Hysterectomy for uterine prolapse

Uterine prolapse may be treated with Kegel exercises to strengthen the pelvic muscles, estrogen creams, and/or a device used to support the uterus (pessary). However, many women who have uterine prolapse choose to have a hysterectomy. Unless another health problem is present that would require an abdominal incision, vaginal hysterectomy is generally the best approach for treating uterine prolapse.

Pelvic organ prolapse is usually not limited to the uterus, so be sure to discuss with your health professional any other symptoms you may be having. If your health professional finds a cystocele, rectocele, or enterocele during your routine pelvic exam, the problem can be repaired during the hysterectomy.

How effective is it?

Hysterectomy may relieve some but not all of the problems caused by uterine prolapse. Pelvic pain, low back pain, or pain with intercourse (dyspareunia) may persist after surgery. In some cases your symptoms may return following surgery. The success rate is lower if you have had prior pelvic surgery or radiation therapy to the pelvis.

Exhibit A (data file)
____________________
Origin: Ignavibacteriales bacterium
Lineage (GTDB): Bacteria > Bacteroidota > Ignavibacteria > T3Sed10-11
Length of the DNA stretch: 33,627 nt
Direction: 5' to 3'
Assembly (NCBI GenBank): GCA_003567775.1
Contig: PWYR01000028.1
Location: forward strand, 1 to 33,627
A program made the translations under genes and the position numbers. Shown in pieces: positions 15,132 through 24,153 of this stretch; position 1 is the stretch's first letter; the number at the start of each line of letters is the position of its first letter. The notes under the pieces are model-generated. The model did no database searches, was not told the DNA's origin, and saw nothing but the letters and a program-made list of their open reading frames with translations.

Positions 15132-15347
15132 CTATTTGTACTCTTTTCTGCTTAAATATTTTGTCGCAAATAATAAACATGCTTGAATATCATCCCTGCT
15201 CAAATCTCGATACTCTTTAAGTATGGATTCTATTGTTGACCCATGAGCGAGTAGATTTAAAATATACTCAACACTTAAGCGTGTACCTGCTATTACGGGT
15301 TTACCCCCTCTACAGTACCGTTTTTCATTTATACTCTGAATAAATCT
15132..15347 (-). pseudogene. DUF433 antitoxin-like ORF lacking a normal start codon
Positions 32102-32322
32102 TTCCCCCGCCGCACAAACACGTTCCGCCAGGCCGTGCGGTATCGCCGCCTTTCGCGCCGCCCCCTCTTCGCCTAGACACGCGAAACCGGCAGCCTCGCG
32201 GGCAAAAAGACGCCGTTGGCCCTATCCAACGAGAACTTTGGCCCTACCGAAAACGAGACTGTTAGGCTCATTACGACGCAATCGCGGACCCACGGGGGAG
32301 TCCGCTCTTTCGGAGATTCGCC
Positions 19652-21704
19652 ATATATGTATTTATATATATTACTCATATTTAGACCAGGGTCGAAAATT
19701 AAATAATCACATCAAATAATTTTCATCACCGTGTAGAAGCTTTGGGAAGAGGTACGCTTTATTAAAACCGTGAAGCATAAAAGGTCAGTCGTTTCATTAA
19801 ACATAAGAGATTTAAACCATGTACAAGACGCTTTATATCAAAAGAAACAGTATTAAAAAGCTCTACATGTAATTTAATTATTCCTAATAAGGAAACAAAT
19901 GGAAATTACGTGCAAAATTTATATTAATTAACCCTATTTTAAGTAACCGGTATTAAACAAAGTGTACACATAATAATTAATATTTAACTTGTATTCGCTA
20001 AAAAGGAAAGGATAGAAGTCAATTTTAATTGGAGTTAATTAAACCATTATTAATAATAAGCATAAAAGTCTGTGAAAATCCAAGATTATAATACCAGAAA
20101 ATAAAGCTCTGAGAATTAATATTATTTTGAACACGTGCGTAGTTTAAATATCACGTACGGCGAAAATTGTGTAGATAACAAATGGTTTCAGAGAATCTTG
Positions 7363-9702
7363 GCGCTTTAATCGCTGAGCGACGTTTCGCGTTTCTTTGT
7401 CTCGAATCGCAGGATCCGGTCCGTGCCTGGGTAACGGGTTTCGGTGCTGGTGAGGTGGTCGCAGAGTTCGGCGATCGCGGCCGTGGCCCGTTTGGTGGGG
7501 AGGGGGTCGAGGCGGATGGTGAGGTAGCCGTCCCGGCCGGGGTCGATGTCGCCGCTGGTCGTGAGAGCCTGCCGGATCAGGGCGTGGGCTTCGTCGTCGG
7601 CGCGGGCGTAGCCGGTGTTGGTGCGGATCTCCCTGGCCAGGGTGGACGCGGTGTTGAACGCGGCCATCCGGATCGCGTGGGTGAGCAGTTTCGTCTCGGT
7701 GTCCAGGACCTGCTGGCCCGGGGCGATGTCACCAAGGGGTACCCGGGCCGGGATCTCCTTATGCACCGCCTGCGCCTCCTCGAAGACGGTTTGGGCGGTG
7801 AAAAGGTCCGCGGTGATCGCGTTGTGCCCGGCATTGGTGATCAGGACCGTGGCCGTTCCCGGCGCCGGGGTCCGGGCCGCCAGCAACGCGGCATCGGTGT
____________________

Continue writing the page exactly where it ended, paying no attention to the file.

Following a hysterectomy, you may be more likely to develop certain other physical problems, such as weak pelvic muscles and ligaments, which in turn may cause a cystocele, vaginal vault prolapse, or rectocele.

What else should I know?

Hysterectomy is not an appropriate treatment option for uterine prolapse if you are not finished with childbearing.

You can control many of the activities that caused your uterine prolapse or made it worse. After surgery, it is important to avoid smoking, maintain a healthy weight for your height, avoid constipation, and avoid activities that put strain on the lower pelvic muscles, such as heavy lifting or long periods of standing.

Last Updated: August 12, 2008

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